Five Things That Piss Off Photographers

As my grandfather would have said, it’s better to be pissed off than to be pissed on. I guess he was right in some regards. For the most part, being rubbed the wrong way never becomes comfortable, and even photographers have a breaking point.

Criticism

We’re all familiar with it. Criticism is something photographers need to become immune to if they plan on lasting. You need to learn to take criticism in this craft. After all, everyone has an opinion and they’re quick to share it online (you know, that place you like to share your work).

There’s no rule set in stone stating that all criticism must be constructive and polite, and because of that, people tend to be say what’s on their mind.

Stereotypes

You shoot models? Yep, you shoot porn. Automotive photographer? Yep, you’re a geek. Family portraits? You’re an amateur. This isn’t how I feel personally, but I’ve heard it all before. Shoot, I’ve even developed my own catchy stereotypes that I’m sure would piss off all kinds of photographers, but you have too, so be understanding when someone conveniently places you into a stereotype you may not be prepared to associate with.

Undercutting

You’ve worked your tail off to establish your clientele and suddenly someone dips into that cache with their under-priced offerings. Don’t be that guy. If someone in your area is successful at a certain rate, do what you can to catch up to that rate. You’re probably worth it.

Copycats

Someone more quote worthy than myself once said that you don’t need to be smart, you just need to know someone smart and copy them. Someone else once said that imitation is the greatest form of flattery. That aside, do your thing, and if it’s yours and you own it, people will relate to that and the ones who copy you will fall into place behind you, as intended.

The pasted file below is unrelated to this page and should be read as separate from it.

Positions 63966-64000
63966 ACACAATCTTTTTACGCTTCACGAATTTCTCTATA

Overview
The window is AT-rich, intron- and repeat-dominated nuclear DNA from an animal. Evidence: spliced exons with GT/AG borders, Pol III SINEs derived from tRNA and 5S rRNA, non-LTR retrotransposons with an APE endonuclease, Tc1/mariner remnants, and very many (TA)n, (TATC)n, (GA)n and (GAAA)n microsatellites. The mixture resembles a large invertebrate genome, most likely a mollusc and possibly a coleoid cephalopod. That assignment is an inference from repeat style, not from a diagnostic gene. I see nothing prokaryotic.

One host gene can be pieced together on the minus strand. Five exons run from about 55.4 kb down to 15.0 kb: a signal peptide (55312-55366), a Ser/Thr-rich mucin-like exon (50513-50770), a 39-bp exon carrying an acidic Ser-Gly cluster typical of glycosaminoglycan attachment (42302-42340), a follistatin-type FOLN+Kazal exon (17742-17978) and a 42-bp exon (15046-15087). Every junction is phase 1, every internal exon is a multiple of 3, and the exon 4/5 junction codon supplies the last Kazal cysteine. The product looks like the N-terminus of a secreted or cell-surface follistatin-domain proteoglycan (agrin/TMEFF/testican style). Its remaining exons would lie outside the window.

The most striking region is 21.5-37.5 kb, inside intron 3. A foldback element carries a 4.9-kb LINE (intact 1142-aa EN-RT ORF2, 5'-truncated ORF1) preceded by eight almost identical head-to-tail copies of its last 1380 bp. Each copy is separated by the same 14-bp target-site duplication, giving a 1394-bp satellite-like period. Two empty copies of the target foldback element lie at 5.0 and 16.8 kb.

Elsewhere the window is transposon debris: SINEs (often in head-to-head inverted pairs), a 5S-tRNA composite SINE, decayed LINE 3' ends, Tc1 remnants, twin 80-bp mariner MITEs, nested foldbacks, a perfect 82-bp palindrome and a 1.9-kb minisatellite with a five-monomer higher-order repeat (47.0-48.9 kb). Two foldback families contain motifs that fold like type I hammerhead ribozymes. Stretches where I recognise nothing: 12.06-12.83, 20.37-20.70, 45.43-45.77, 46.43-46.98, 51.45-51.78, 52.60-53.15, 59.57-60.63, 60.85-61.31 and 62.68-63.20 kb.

Technology

Maybe it’s just me, but damn you, technology! You keep advancing and making me feel obsolete. Or perhaps you complete me? I don’t know, but as my mind’s telling me no, my body, my body is telling me yes, and that leads to random clicks of random "purchase now" buttons on my favorite shopping site. I don’t even know if I need all of this crap, but I’m pretty sure it’s helping me to be more creative. I think. Maybe I’ll just shoot on film.

Did I leave anything out? What irks you as a photographer? Share in the comments below.

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47 Comments

Bill Merritt's picture

What pisses me off the most are photographers who whine about being photographers! lol

Tim R's picture

lol wedding photographers who complain about their weekends not being free.

Dusty Wooddell's picture

That's number six

Anonymous's picture

If you need Adobe, they've done their job and you haven't done yours. :-/

Anonymous's picture

?? No! Spoit, spoit (spray bottle I use on my dogs). If their software doesn't work the way you want, use something else. If you can't use something else, that means they did their job which is to make you dependent on them and you didn't do yours which is to not be dependent on them. PERIOD! <- See what I did there. I ended a sentence with a period, wrote "period" but then capped it off with an exclamation point. :-)